The Court’s determination that the fact of how a firearm was used is an element of the offense provides clear guidance regarding the nature of what constitutes a criminal element more broadly. As the Court explained:
It is indisputable that a fact triggering a mandatory minimum alters the prescribed range of sentences to which a criminal defendant is exposed. . . . And because the legally prescribed range isthe penalty affixed to the crime . . . it follows that a fact increasing either end of the range produces a new penalty and constitutes an ingredient of the offense.
. . . .
Moreover, it is impossible to dispute that facts increasing the legally prescribed floor aggravate the punishment. . . . This reality demonstrates that the core crime and the fact triggering the mandatory minimum sentence together constitute a new, aggravated crime, each element of which must be submitted to the jury.31
As such, the Court determined that it was irrelevant that the defendant may have received a seven-year sentence even without a jury finding of brandishing given that the lower range was five years to life. The Court reasoned that because the existence of that fact alters the prescribed range, “[i]t is no answer to say that the defendant could have received the same sentence with or without that fact.”32 Analogously, the fact that under Miller a juvenile may be sentenced to life without parole so long as the sentencer considers age and its consequences is also “beside the point.”33
What is relevant is how Miller’s prohibition of mandatory life without parole sentences for crimes committed by juveniles converts the defendant’s age at the time of the crime into an element of the underlying offense, rendering the Miller rule substantive for retroactivity purposes. Take, for example, the relevant statute from Minnesota’s criminal code:
Life without release. The court shall sentence a person to life imprisonment without possibility of release under the following circumstances:
1. the person is convicted of first-degree murder [that is premeditated or related to specific offenses including the killing of a peace officer or acts related to terrorism] . . . ;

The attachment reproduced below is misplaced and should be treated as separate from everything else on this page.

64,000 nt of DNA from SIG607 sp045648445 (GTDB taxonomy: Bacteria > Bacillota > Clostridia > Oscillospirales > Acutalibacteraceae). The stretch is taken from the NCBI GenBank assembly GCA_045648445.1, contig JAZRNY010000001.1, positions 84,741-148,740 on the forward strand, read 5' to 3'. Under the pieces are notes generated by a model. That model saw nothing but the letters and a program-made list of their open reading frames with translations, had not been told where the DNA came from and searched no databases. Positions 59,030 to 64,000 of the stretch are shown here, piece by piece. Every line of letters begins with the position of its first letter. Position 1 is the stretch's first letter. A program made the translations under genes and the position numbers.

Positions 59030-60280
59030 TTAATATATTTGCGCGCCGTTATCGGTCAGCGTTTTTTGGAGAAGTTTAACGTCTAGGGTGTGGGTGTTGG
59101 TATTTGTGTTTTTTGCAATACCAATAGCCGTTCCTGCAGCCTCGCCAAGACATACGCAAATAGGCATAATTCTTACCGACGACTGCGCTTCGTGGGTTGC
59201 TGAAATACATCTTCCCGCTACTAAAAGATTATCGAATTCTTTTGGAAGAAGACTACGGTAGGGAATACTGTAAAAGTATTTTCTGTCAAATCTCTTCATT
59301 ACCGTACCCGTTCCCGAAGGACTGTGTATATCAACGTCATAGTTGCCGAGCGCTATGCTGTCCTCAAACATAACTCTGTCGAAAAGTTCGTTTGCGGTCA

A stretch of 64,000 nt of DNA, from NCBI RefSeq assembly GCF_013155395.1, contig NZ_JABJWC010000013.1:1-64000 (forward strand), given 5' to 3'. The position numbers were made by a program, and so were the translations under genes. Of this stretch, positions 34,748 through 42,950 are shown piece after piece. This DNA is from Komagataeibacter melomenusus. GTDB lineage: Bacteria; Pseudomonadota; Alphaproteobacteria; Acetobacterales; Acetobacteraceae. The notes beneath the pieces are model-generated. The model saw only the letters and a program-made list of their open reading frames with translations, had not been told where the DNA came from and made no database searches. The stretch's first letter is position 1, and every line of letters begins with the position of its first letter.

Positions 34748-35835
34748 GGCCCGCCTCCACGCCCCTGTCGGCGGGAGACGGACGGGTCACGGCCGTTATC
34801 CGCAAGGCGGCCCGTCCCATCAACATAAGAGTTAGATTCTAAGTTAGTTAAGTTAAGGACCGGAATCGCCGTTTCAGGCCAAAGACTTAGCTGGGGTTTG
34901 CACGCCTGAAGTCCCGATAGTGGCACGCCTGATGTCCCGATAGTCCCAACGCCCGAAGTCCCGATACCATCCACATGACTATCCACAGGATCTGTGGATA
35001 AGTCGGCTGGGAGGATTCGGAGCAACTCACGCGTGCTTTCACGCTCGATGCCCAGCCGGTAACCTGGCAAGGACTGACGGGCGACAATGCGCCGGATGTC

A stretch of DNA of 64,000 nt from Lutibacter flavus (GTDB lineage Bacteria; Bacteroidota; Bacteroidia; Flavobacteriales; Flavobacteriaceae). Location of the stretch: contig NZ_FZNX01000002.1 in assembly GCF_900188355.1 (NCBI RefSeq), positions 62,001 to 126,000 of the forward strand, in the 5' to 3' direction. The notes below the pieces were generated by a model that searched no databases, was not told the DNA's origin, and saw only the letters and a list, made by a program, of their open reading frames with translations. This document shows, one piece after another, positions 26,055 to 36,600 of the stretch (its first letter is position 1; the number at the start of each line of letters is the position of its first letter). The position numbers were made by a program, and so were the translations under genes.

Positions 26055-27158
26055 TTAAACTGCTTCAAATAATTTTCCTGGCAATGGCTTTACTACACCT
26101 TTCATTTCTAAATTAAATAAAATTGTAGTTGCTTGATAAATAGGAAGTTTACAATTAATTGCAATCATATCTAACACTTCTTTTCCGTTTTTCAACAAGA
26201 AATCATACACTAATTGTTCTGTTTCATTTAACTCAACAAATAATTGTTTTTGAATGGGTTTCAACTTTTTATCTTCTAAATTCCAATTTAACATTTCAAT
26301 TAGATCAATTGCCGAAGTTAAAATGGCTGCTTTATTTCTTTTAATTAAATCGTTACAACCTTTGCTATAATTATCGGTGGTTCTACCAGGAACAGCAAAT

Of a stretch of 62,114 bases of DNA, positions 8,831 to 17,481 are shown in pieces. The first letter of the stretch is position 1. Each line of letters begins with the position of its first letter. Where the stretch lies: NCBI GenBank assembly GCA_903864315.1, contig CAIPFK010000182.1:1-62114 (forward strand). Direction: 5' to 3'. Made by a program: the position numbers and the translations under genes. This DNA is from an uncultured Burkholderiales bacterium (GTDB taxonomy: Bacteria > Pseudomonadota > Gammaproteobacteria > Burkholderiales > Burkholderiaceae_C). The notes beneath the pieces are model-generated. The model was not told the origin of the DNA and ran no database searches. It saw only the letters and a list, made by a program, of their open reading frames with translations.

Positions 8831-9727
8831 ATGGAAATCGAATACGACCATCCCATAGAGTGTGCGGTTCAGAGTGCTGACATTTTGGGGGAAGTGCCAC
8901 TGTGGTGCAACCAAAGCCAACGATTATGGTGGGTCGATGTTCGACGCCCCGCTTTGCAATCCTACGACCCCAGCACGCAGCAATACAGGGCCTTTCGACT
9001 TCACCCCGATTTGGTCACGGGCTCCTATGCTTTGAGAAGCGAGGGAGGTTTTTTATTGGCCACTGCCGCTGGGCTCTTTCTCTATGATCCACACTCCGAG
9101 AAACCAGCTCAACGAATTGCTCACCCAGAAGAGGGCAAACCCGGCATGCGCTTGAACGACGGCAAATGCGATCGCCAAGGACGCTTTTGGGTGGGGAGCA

The statute is silent as to the defendant’s age at the time of the offense, but because it mandates a sentence of life without the possibility of parole, Miller requires that the statute be read to apply only to defendants age eighteen or older at the time of the crime.35 As such, the defendant’s age at offense triggers the mandatory minimum, and therefore, along with the core crimes described in the statute, “constitute[s] a new, aggravated crime”36 for which age at the time of the offense is an element. Thus, the Minnesota Supreme Court erred when it determined (without, of course, the benefit of Alleyne) that the Miller rule is not the functional equivalent of an element. As the Mississippi Supreme Court recognized (even without the benefit of Alleyne), Miller narrows the scope of any statute that mandates a minimum sentence of life without parole and interprets its terms.
Minnesota’s statute is not unique; prior to Miller, over 2000 juveniles were sentenced under statutes that mandated a minimum sentence of life without parole.37 Those statutes prohibited judges from taking into account any mitigating circumstances, including age and its consequences. For Evan Miller, for example, Alabama law prohibited the trial court from considering whether his culpability may have been reduced given that “Miller’s stepfather physically abused him; his alcoholic and drug-addicted mother neglected him; he had been in and out of foster care as a result; and he had tried to kill himself four times, the first when he should have been in kindergarten.”38 And as with each of the other juveniles sentenced to mandatory life without parole, the trial court could not consider whether, at age fourteen, Miller had the potential to be rehabilitated and reformed.
Moving forward post-Miller, courts must consider a juvenile’s youth at sentencing. In light of both Summerlin and Alleyne, we must look backward as well. Each statute must be read to treat age at the time of the crime as an element of any offense mandating life in prison without parole. Put simply, the Miller rule is substantive and retroactive.